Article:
Peter Khalil: Labor opposes the Higher Education Support Amendment (Job-Ready Graduates and Supporting Regional and Remote Students) Bill 2020, as it is fundamentally going to make it harder and more expensive for young Australians to go to university. While the bill is promising more places, they will be achieved with no extra Commonwealth funding but by reducing the average funding for each student going to university. The cost burden of these extra places will instead be borne by the students themselves. Forty per cent of students will have their fees increased. Some increases are up to 113 per cent. On average under this legislation, students will pay seven per cent more for their degree.
All this is during a time when providing young people with the opportunity of a higher education is more important than ever, especially with the impacts of COVID-19. We’re in the depths of a recession, and youth unemployment has gone through the roof, rising by more than 90,000 in recent months alone. This is a significant missed opportunity to invest in our young people. Instead, this government is choosing not to invest in them and not to support them to succeed in their chosen careers.
I can’t fathom why this is. Is it ideologically motivated? It can’t be anything but that, because what the government are really proposing here is that the costs for degrees that they don’t like—and I’ll come to that in a moment—go up. I can only presume it is for ideological reasons that the costs of humanities degrees are going up. Students studying law, accounting, administration, economics, commerce, communications and the humanities will be paying more for their degrees than people doing medicine or dentistry degrees. These costs will more than double for people studying humanities, jumping from some $27,216 to $58,000 for a four-year degree.
This is not just about covering costs for more job-ready degrees, which is the government’s argument. It actually fundamentally diminishes and undermines the essential, critical importance of humanities to civil society, to our society. I graduated with a law/arts degree, and I know that many of my colleagues in the chamber would have got arts degrees, law degrees or economics degrees. I was afforded that opportunity for a good education despite my particular socioeconomic circumstances. But, under a cost structure that undermines humanities degrees, the question has to be asked: would I or millions of other Australians who are not particularly wealthy—whether they’re new migrants, as we were, or working class, as we were, or in regional or rural areas—be able to get a degree that gives them a knowledge base and the critical reasoning skills that you get out of a humanities degree, which would allow them to work towards senior and leadership roles in the law, politics, industry and the corporate sectors? It’s a legitimate question. Is the government deliberately limiting access to this type of education and to these types of skills only to wealthy Australians who can afford what is now going to become the luxury of an arts degree?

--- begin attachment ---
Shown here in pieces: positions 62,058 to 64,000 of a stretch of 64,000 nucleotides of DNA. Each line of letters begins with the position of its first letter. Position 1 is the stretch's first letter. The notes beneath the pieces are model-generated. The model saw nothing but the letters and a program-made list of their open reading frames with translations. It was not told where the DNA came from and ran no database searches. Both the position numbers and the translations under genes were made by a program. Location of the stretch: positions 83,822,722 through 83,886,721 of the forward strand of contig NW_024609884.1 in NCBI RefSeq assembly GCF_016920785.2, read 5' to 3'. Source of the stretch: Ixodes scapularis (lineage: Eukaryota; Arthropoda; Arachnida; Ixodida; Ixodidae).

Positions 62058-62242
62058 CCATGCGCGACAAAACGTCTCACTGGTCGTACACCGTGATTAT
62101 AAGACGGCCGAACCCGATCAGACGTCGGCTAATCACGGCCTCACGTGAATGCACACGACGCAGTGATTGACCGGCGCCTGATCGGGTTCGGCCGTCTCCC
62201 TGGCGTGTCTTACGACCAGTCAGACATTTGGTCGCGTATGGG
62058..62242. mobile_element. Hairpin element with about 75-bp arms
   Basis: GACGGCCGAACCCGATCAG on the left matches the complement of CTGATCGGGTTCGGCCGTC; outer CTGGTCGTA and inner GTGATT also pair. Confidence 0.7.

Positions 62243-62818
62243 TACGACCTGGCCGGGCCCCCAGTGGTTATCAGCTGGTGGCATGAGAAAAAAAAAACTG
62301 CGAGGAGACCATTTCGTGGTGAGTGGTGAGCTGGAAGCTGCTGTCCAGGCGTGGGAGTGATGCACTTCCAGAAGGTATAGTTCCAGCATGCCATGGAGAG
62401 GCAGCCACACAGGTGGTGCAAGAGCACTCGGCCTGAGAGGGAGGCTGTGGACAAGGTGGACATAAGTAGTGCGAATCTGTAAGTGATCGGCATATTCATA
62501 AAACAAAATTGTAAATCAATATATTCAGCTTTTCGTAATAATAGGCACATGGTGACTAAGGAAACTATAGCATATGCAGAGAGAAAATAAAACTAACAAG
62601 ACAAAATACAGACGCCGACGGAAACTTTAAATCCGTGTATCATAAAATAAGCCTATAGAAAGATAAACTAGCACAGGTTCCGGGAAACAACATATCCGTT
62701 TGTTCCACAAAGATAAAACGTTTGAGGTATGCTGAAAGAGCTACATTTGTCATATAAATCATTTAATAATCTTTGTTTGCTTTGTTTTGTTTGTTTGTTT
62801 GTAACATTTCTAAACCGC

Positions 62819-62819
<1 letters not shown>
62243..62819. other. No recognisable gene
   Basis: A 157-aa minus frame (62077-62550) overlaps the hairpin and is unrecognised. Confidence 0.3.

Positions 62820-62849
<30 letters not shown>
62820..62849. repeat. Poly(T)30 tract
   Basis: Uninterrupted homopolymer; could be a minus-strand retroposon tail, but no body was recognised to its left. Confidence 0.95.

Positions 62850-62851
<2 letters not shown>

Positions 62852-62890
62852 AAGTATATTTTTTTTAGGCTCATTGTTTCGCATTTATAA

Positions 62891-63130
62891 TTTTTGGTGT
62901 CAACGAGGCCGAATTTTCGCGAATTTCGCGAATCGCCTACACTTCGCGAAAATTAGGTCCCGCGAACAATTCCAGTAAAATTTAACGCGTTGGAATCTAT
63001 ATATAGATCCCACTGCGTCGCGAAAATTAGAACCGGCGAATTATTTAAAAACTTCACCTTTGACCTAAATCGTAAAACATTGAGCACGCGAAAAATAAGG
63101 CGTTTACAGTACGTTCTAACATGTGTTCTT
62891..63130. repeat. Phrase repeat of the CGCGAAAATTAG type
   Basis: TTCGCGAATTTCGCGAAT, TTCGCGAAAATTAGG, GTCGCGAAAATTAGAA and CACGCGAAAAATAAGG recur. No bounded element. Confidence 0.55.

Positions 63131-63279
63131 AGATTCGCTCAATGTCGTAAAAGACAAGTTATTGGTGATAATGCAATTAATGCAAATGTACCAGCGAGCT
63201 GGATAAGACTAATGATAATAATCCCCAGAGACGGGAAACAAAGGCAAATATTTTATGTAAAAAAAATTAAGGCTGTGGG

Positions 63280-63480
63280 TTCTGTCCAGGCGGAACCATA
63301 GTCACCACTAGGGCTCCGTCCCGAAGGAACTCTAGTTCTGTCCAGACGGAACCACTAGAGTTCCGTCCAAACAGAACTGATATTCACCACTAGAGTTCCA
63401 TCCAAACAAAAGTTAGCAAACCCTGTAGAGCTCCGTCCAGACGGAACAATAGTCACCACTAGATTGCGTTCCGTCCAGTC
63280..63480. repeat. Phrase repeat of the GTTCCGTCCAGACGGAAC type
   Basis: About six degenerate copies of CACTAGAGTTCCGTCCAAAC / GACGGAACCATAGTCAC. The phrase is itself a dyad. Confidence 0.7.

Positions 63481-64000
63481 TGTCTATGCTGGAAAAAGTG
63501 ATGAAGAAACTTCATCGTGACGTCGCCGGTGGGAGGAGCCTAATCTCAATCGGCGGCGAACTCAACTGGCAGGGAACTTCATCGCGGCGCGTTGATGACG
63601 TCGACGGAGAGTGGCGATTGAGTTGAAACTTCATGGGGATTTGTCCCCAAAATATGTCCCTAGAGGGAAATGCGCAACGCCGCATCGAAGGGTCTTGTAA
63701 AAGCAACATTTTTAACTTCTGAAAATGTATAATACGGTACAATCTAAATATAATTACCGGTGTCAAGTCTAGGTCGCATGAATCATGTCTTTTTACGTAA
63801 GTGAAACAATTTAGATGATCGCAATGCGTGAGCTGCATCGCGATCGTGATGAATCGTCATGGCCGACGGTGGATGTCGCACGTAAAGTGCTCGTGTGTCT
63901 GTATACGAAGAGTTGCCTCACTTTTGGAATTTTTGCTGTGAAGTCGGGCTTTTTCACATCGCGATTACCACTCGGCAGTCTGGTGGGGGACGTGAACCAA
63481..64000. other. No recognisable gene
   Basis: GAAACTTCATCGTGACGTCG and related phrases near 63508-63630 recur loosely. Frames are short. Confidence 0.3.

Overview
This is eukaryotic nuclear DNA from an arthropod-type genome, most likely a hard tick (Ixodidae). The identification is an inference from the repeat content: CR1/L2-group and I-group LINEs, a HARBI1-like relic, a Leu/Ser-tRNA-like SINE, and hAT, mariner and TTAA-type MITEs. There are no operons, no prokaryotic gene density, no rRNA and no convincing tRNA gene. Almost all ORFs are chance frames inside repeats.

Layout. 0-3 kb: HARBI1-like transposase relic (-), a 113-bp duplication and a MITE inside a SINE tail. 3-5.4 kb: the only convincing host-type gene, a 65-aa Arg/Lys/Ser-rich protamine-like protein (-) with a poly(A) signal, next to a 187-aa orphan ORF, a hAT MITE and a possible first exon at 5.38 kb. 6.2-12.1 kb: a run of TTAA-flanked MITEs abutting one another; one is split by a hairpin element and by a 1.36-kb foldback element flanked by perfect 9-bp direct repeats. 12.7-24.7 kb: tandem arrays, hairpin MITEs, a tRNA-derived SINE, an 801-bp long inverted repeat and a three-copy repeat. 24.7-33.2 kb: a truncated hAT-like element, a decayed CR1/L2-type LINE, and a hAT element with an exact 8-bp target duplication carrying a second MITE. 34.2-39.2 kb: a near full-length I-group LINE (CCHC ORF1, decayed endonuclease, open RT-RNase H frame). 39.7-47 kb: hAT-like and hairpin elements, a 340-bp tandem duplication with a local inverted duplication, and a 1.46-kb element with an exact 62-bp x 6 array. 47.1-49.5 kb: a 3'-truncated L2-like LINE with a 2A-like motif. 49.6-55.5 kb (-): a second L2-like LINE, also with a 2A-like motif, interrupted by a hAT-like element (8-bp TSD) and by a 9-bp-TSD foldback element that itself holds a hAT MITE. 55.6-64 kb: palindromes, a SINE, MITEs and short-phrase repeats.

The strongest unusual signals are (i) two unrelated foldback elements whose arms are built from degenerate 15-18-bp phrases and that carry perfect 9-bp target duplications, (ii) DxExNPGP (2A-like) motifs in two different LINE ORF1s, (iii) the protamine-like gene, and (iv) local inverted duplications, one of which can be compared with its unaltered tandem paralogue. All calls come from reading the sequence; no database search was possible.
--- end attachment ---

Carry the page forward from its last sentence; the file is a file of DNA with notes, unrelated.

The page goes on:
There is nothing fundamentally wrong with trying to meet skills shortages by making some courses more available and more affordable, but it should not be done at the expense of the humanities. Of course science and engineering degrees are important. We’ve heard from Bronwyn Evans, the CEO of Engineers Australia, who’s said:
… the … Government’s announced changes … may … lead to increased inequality and a harmful reduction in the diversity of skills necessary for a modern workforce.
… … …
An increase in university fees risks increasing structural inequality for women and people from low socioeconomic status … backgrounds who choose to study humanities, law and other courses that will now leave them in even more debt.
The thing that this government cannot understand and cannot ever get over is the fact that a tertiary education is not just about vocational or job-ready technical training. It’s not just a sausage factory; it’s also about knowledge and critical thinking. A vibrant, robust, civil society is made up of far more than technical expertise. Robert French, the former High Court Chief Justice and now Chancellor of UWA, has said: